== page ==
Miscarriage. It’s a hard thing for me to say. It’s also such a taboo subject in our society that makes it much harder to talk about. I mean, when I look up the definition of “miscarriage” it says “failure.” While that is the absolute furthest thing from the truth, most of us can’t help but feel that exact way, like a failure. What most people don’t realize is how common this experience is. According to the American College of Obstetricians and Gynecologists, it is shown that anywhere from 10-25% of all clinically recognized pregnancies will end in miscarriage.
Before it happened to me, I felt for those I knew it had happened to but never truly understood the pain. What people sometimes forget is that a miscarriage is still a loss that you must mourn. For me, I felt like I wasn’t equipped to handle that loss. The pregnancy was a huge surprise which took me a bit to wrap my brain around and then when I did, I lost my baby. It was early, so we hadn’t found out the gender or told anyone other than close family. When I lost our baby, I didn’t know how to mourn. I didn’t know how to cope with the loss. I didn’t even know if I would have had a boy or a girl. How do you mourn a child you never got the chance to meet?
Those were the questions that plagued me. How did this happen? Why did this happen? All questions that could not and would not ever be answered. That’s when the guilt set it. Was it me? Was it something I did? Was there something I could have done to prevent it? Again, no answers. Because we hadn’t told many people, I had to continue with my life and act as nothing happened. I mean, it wasn’t exactly something I wanted to explain to people. That was one of my first mistakes.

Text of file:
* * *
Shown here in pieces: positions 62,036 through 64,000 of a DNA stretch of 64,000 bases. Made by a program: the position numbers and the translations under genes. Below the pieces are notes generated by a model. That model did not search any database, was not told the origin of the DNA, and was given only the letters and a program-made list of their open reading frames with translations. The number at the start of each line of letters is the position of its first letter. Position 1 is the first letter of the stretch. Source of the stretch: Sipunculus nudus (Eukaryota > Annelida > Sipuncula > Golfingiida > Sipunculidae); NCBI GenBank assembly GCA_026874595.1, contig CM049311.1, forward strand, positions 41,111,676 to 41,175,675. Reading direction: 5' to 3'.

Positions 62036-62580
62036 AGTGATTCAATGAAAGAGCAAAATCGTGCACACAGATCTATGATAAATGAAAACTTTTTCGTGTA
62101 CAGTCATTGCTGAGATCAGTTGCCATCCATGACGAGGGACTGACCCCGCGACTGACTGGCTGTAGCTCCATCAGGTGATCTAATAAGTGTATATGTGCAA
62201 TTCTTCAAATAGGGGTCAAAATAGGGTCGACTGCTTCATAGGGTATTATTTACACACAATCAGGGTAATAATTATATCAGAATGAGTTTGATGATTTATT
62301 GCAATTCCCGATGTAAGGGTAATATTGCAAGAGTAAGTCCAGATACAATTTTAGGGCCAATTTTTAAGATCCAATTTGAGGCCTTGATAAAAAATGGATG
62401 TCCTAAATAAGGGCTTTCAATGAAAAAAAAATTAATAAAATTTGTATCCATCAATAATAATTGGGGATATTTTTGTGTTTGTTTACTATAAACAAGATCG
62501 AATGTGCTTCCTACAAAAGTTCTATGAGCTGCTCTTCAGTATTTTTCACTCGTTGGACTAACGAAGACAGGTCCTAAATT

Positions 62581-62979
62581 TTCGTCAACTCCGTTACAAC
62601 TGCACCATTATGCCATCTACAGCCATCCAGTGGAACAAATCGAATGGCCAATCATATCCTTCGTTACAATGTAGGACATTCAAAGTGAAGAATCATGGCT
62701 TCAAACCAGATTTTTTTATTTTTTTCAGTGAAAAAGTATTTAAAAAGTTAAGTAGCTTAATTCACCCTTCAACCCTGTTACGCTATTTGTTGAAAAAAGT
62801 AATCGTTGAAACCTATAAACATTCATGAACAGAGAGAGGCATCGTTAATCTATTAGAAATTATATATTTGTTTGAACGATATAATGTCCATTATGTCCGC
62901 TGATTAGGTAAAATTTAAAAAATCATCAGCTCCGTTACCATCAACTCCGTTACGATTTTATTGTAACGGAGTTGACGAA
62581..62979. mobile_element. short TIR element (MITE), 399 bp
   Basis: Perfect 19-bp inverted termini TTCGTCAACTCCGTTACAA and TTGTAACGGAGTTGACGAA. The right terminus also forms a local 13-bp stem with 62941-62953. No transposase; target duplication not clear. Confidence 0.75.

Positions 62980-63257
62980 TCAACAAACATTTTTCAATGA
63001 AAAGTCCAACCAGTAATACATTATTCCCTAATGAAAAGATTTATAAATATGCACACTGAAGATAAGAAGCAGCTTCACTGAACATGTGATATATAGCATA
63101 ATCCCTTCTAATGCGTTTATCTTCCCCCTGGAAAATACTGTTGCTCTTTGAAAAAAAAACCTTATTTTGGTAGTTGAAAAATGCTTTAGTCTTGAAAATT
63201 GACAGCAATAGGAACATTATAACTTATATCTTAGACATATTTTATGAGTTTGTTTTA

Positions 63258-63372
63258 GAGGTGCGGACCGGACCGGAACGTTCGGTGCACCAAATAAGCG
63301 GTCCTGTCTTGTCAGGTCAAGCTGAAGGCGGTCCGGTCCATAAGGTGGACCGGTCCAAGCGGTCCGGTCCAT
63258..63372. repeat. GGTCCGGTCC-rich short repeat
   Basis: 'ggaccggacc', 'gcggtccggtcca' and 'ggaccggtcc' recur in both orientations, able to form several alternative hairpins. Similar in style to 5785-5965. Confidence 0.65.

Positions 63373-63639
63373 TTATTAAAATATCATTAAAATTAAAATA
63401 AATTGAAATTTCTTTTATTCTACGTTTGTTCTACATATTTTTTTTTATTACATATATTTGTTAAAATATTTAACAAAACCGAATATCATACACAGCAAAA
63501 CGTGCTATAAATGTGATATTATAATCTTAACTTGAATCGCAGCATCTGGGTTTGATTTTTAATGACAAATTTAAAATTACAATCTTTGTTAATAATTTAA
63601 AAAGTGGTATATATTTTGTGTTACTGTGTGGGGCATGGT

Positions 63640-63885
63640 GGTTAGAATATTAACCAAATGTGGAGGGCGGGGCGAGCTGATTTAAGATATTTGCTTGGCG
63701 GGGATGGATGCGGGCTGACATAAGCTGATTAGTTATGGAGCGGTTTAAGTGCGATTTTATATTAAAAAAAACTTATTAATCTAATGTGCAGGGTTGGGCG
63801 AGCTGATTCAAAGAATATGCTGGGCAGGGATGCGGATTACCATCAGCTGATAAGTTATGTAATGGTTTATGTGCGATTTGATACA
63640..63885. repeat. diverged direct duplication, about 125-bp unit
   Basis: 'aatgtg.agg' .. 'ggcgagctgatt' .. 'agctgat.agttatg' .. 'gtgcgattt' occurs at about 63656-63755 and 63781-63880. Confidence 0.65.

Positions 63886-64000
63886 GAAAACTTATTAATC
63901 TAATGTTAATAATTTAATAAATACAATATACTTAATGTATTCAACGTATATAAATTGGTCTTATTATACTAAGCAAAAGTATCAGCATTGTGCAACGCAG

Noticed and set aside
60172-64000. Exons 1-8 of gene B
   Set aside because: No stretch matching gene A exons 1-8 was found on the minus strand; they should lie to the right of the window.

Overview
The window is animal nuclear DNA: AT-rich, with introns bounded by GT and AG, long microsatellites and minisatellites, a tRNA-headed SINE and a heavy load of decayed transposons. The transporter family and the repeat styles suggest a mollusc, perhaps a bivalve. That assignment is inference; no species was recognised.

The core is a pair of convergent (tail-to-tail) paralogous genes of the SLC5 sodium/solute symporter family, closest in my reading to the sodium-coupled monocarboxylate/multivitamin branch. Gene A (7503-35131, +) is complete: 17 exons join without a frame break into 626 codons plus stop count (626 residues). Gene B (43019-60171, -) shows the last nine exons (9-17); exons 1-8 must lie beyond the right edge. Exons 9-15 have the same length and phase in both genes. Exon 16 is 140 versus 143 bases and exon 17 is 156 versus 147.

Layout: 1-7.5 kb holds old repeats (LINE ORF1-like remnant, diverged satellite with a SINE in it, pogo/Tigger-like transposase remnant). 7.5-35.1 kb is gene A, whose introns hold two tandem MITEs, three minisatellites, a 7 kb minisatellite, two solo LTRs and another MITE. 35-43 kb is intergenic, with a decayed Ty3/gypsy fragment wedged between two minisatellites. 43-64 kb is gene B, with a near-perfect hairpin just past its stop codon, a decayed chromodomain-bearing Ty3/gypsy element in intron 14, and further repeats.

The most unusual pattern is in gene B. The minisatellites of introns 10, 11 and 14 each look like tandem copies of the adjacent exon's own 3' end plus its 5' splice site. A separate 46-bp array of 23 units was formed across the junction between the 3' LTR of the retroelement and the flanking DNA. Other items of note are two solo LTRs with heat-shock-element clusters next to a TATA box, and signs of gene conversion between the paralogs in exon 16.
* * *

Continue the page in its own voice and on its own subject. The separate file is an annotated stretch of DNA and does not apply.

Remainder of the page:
I thought I was fine. I thought that I could handle it and the people around me would never know the difference. WRONG. It ate me up from the inside out. It affected me on levels I never considered. I couldn’t sleep no matter how exhausted I was from endless crying and energy I was trying to give my son. It also took a toll on my marriage. I don’t think either one of us really knew what to do and because I was so lost and in so much pain, I wasn’t able to communicate and lean on my husband the way I should have. It affected my work and every aspect of my life. I honestly didn’t know what else to do besides cry.
It wasn’t until I had nothing else to give, that I finally realized that I needed help. I reached out to someone close to me that had been through the same thing. LADIES, THIS WAS THE BEST THING I COULD HAVE DONE. I knew in my head that there were, in fact, other people that have gone and are going through the same thing, but I just felt like no one would understand MY pain. Heck, I didn’t even understand my pain. When I reached out to her, we ended up talking for a few hours on the phone. I am not going to lie and say I immediately felt better, but I did feel comfort that I needed. It was encouraging to hear that it did get better, that I would get through this and I was stronger than I thought. In situations like this, we gain strength from our common pain. If you have had a miscarriage, you know what it is to have that pain but each and every one of us has our own journey to overcome. However, that does not mean that you have to do it alone.
While my miscarriage is something I still struggle with daily, I honestly feel that without that phone call that evening, I would not be where I am today. If I had not reached out to her I don’t know if I would have been able to write this today. No matter how alone you feel, there are so many more people going through the same thing, or something similar, that can help you get through it. No matter what picture society paints for you, do not be afraid to reach out or ask for help or even give it to someone you think might need it. You never know how much it could truly change someone’s life. Don’t be afraid to be a light in someone’s life, because they may need it more than you know.